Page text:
Monday, June 22, 2009

A Surprise on Entry into Canada

On Friday (19 June), the temperature low was 49° and high 75°, humidity 50%. We stayed at Malmstrom AFB in their FamCamp. These were very nice grounds and facilities. Friday was a no-travel day. We toured the Lewis & Clark Interpretative Center on the Missouri River. This was especially interesting to us, because, as we have been traveling, we have been listening to an audio book: Undaunted Courage by Stephen Ambrose. Serendipitously, in the book, the Corps of Discovery were arriving at the falls on the Missouri River at the same time that Brenda and I were actually seeing it! That provided wonderful background for our visit.
I fixed the lighting in the slide out (a fuse) and, generally, we cleaned up. We rested a little. Then, we went to the commissary for some groceries and ate at Fudruckers. Brenda had Huckleberry ice cream for desert. [It was a gawd-awful purple color]

On Saturday (20 June) we left Malmstrom and met Bob and Sallie at Shelby, MT. Then, we drove to Sweetgrass, MT, to cross into Canada. My shotgun was no problem; however, the “bear spray” I had is not considered bear spray by Canadian customs. In fact, it was considered a weapon and thus contraband -- a $1,000 worth. But, for $1,000, I got my truck back. There is a long story here, but it is best left for a later telling. Generally, this has tainted my opinion of Canada. I won't be back, if I can help it. After finally clearing customs, we drove through the Alberta countryside of wheat fields and range land. This is gentle rolling hills, much like eastern Kansas. Of course, in January it might appear differently. Gradually, the prairie gave way to some deciduous trees and conifers. The deciduous varieties were obviously handicapped, because sometimes entire limbs would be dead and bare of leaves. Clearly, the winter is a killer for trees like this. On the other hand, the conifers are tall and straight. We camped at River's Edge Provincial Park. For our evening meal, we had grilled pork tenderloin, fresh yellow potatoes and topped it off with coffee ice cream for desert.
We awoke fairly early on Sunday (21 June) to go see the “Head-Smashed-In Buffalo Jump” Interpretive Center. However, they didn't open for another hour (the summer hours of 9AM on the brochure don't start until July). So, we drove off into the countryside. Most memorable from this drive was seeing two young buck Mule deer cross the road in front of us. I captured one on camera as he effortlessly jumped a fence. You can see the grace in the photo.

The buffalo jump site and display was very interesting and informative. This site is where plains Indians drove bison off the cliff edge, thus procuring a large quantity of meat, hides, etc, for the winter season. Apparently, once in the distant past, a young brave wanted to see the bison fall to their death up close and personal. He waited on the ground beneath the jump site. That particular “hunt” was very productive, and the brave was buried under the bison. When they finally dug him out, his skull was crushed; hence, the name. As our good luck would have it, on this day the center was sponsoring a special event. We listened to Blackfoot Native Americans sing and play drums and we watched some authentic dances. For your information, the authentic beaded clothing the performers were wearing is NOT to be called a costume – “that is what a circus clown wears” – it is to be called “regalia”. I am sure you wanted to know that.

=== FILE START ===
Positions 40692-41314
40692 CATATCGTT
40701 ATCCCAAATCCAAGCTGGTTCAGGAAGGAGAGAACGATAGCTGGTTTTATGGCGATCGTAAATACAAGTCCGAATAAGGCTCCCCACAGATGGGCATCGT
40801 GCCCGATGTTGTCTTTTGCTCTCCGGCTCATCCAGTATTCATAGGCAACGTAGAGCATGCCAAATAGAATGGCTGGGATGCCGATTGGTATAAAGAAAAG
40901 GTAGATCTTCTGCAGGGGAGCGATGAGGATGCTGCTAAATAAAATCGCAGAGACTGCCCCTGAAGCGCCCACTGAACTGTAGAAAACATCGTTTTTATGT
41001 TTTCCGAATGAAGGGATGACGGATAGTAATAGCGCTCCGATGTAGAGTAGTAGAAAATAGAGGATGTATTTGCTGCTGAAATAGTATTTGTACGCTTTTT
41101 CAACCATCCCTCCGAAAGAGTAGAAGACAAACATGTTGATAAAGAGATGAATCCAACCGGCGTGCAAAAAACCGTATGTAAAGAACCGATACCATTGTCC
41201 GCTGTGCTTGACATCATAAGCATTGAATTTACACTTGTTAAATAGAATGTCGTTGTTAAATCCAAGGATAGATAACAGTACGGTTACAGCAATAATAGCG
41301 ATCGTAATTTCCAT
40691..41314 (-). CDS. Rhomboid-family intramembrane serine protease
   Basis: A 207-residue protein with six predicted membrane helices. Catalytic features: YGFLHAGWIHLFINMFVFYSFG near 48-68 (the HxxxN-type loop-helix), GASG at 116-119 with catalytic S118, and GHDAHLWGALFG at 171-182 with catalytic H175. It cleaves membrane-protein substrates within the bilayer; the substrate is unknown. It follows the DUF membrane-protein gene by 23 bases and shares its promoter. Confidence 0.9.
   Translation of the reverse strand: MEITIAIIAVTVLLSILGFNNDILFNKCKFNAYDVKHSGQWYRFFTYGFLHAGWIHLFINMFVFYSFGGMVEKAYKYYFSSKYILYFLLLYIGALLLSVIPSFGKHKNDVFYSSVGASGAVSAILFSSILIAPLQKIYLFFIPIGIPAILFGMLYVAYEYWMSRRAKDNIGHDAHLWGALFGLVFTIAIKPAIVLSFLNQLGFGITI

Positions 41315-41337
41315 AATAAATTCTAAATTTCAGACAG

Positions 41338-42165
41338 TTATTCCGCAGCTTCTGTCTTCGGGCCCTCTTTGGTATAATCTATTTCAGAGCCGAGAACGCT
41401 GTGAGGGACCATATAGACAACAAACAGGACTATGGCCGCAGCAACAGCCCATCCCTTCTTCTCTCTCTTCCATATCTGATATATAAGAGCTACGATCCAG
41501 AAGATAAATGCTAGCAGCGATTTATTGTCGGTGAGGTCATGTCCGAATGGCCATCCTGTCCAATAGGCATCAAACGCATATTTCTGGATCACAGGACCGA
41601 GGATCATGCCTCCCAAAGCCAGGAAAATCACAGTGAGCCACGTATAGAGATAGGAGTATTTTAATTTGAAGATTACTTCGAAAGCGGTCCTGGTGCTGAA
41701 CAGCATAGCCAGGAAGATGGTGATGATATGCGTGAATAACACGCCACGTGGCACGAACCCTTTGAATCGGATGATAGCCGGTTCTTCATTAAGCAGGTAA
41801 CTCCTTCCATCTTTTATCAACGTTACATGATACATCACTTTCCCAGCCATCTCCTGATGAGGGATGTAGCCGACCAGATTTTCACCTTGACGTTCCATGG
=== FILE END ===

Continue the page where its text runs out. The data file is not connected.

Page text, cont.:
We didn't get away from the River's Edge park until after lunch. We drove only as far as Banff. Gentle rolling hills gave way to steeper slopes and lots of rocks. Then, it got even steeper and rockier. And, then voila! We were in the Rocky Mountains. The drive into Banff was punctuated at each turn of the road by Brenda's exclamations of awe and amazement. These mountains are truly beautiful. We camped at the Tunnel Mountain, Second Village Provincial campground with full hook ups. It is very nice, but it is pricey. In fact, everything I have purchased in Canada has been pricey. Diesel fuel was $0.85 a liter, which is about $3.25 a gallon. Coffee from a convenience store at the gas station was $1.60 a cup! On the other hand, I don't think the temperature ever got above 65 degrees today. It started raining by 6 PM and continued into nightfall, which, by the way, is after 10PM.
The campground is very nice, but has lots of spaces and lots of campers. After setting up camp, Brenda and I went for a hike to view the HooDoos. It was more than a mile hike from our site. HooDoos are, if you don't know, stone columns along the river bed. For reasons known to geologists, but totally sounding like BS to me when I read the descriptions, the erosive forces of wind and water carved out the river bottom, but left these huge vertical spires standing. Anyway, we had a much needed bit of exercise. Chloe enjoyed the walk, too. She especially liked sniffing the ground squirrel holes.
Animals seen today: Mule deer, Marmot, prairie dog, weasel, Mallards, BW teal, Magpie and 13-stripe chipmunks.

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